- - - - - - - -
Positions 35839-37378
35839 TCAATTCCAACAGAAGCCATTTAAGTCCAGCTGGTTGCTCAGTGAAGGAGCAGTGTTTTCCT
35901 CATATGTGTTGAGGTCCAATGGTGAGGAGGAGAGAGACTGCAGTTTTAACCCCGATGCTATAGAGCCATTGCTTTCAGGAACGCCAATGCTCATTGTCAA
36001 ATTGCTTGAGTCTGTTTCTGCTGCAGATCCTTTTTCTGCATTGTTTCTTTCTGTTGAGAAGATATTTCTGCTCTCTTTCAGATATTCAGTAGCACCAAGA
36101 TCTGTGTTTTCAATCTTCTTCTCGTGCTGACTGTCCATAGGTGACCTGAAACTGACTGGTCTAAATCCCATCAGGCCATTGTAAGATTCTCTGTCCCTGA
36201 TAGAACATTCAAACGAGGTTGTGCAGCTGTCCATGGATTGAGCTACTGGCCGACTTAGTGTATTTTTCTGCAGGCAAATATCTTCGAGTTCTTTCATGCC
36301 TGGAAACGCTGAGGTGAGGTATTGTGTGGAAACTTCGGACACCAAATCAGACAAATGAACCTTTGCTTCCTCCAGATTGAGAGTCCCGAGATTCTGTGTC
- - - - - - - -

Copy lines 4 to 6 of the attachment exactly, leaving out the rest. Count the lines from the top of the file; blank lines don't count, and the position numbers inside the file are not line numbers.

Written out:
36001 ATTGCTTGAGTCTGTTTCTGCTGCAGATCCTTTTTCTGCATTGTTTCTTTCTGTTGAGAAGATATTTCTGCTCTCTTTCAGATATTCAGTAGCACCAAGA
36101 TCTGTGTTTTCAATCTTCTTCTCGTGCTGACTGTCCATAGGTGACCTGAAACTGACTGGTCTAAATCCCATCAGGCCATTGTAAGATTCTCTGTCCCTGA
36201 TAGAACATTCAAACGAGGTTGTGCAGCTGTCCATGGATTGAGCTACTGGCCGACTTAGTGTATTTTTCTGCAGGCAAATATCTTCGAGTTCTTTCATGCC